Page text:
Earlier this week I was given a bag of very ripe, slightly bruised pears. This classes as a treat because pears usually seem to be sold under-ripe and even the smell of good ripe ones is cheering. Obviously the bruising meant there would be some wastage so I needed to use them in something I would be chopping them for; my usual dish for pears like this would be a crumble but I thought my hands would probably object to tickling the crumble topping into being at the moment so decided to come up with a sponge pudding instead. This was a good decision to make, my crumble is probably healthier but this was pure comfort food. It’s a slightly imprecise recipe in places and while my scales mean I weigh ingredients in ounces the chocolate content is given in grams because I used half of a 100g bar, it made sense when I was throwing things together in the kitchen.

015

Ingredients (Serves 6-8)

A large knob of butter

1 dessertspoon golden syrup

50g dark chocolate (I used a 70% cocoa content one)

3 or 4 pears (I used the unbruised bits of six very ripe ones)

3oz self-raising flour

1oz cocoa powder

4oz butter, margarine or spread suitable for baking (I use sunflower spread)

2 eggs

4oz sugar 

About 2 tablespoons milk or single cream (I used 1 tablespoon goats’ double cream and 1 tablespoon water)

Method

Grease a 1¾ or 2 pint pudding bowl.

In a saucepan, melt the knob of butter over a low heat. Break the chocolate into chunks and add the chocolate and golden syrup to the pan with the butter. Stir continually until everything is melted and evenly mixed. Pour this chocolate sauce into the pudding bowl.

Peel and chop the pears into roughly 1cm cubes, discarding the cores, and drop into the pudding bowl on top of the sauce.

Mix the remaining ingredients, except the cream or milk, in a food processor.

Add the milk or cream a little at a time until the mix looks smooth and spongy but not runny. Spoon the sponge mix on top of the pears in the pudding bowl.

Take a sheet of greaseproof paper and lay a sheet of kitchen foil on top of it, pleat the two together down the centre. Cover the pudding bowl with the greaseproof paper and foil (paper side to the pudding) and secure with string. Trim any excess paper and foil.

Place the pudding bowl in a steamer and steam for around 1¾hours.

Turn pudding out onto a plate and serve hot with cream or custard, alternatively serve cold as an indulgent cake.

Pasta and Pears

Published February 21, 2014 by Storm

Miss One, Cook Two

Less than two months into 2014 and last week I failed to keep to my recipe challenge.  There didn’t seem much sense in beating myself up over it though, not when the failure was a result of accidentally beating myself up with a shelf. Instead I decided to make up for the missed week by attempting two new recipes this week.  It seemed only right and proper that one of the recipes should be a dessert, so we enjoyed two new dishes in one night on Tuesday.  I decided to go back to Just One Pot to choose my recipes, inspiration was not hard to find.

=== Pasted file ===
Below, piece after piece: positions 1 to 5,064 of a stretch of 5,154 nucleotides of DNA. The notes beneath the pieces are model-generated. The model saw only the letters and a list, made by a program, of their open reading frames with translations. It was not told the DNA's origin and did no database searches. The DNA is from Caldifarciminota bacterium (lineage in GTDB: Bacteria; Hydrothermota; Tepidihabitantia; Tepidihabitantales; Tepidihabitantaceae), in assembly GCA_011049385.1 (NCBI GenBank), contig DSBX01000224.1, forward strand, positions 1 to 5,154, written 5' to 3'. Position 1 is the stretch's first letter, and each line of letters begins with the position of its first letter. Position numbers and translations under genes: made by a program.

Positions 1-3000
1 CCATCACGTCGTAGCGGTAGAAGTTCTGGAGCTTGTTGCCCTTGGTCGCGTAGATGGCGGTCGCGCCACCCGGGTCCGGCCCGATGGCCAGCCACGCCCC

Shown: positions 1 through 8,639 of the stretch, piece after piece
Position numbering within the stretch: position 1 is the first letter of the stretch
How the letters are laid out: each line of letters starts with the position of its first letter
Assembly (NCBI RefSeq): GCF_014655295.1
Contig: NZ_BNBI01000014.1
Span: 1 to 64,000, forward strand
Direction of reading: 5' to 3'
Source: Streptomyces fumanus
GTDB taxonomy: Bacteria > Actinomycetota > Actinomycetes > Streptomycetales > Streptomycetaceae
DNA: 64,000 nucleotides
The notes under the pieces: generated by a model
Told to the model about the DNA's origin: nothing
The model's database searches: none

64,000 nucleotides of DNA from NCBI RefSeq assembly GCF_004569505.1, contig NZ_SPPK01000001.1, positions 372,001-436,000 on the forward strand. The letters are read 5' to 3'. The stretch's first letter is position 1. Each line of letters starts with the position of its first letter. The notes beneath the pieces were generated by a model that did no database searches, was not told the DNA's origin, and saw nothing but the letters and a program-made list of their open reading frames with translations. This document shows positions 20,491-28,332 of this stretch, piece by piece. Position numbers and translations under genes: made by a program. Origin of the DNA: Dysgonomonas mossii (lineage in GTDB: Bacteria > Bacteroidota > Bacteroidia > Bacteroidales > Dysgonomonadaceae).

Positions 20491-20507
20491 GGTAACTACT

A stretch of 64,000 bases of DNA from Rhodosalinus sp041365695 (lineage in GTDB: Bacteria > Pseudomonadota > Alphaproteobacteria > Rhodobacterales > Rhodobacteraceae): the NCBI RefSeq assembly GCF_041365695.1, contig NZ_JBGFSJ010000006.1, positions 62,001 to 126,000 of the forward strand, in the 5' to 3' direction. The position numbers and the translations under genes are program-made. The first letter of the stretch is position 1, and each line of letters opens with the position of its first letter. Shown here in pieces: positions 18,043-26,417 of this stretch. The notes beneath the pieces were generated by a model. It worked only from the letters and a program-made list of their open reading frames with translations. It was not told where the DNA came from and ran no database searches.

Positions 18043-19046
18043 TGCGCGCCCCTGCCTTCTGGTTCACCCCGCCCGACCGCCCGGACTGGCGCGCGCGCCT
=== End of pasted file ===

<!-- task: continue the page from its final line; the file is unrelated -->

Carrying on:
Garlic Mushroom Tagliatelle

Mushrooms have always been one of my favourite foods so a simple pasta supper featuring three varieties was safely destined to be a success.  I was slightly uncertain about cooking the pasta ahead of the sauce and then reheating it in the sauce but doing so worked perfectly well, and reduced washing up.  If it weren’t for the extravagance of simmering cream to reduce it for a sauce, goats’ cream is pricier than cows’ (almond or oat based alternatives are more expensive still),  I’d be vowing never to make a roux based white sauce again.  Perhaps not the most imaginative main course ever but we both enjoyed it.

Five out of five for clear instructions and ease of cooking, four out of five for tastiness.

Slow Roast Pears With Orange and Aniseed

Another very simple dish but combining flavours I wouldn’t necessarily have thought to myself.  This was delectable!  The pear and chocolate crumble I have been making for years is no longer my favourite method of cooking pears, roast with orange and aniseed is going to be hard to beat.  I opted to use Conference pears because I like a pear to remain reasonable firm once cooked, Williams can turn out a little on the mushy side, and the oranges I’d got were beautifully sweet and juicy.  I want to have a dinner party so I can feed this to lots of people.

Five out of five for ease of cooking and for flavour.

Katzenworld

Welcome to the world of cats!

sourdough movement

wonders of bread machine: baking bread and beyond

5 Things I've Learned About...

Life. Learning. Condensed.

The Sweaty Knitter, Weaver and Devotee of Other Fiber Arts

Interweaving life with fiber arts! (Photograph by Carly Moskat.)

Project Awesome

Making my life more awesome

the twisted yarn

Knitting, crochet, running, and silliness.

Jack Monroe

The #1 budget recipe website

Chocolate Sheep

a knitting blog with occasional bites of dark chocolate

The WordPress.com Blog

The latest news on WordPress.com and the WordPress community.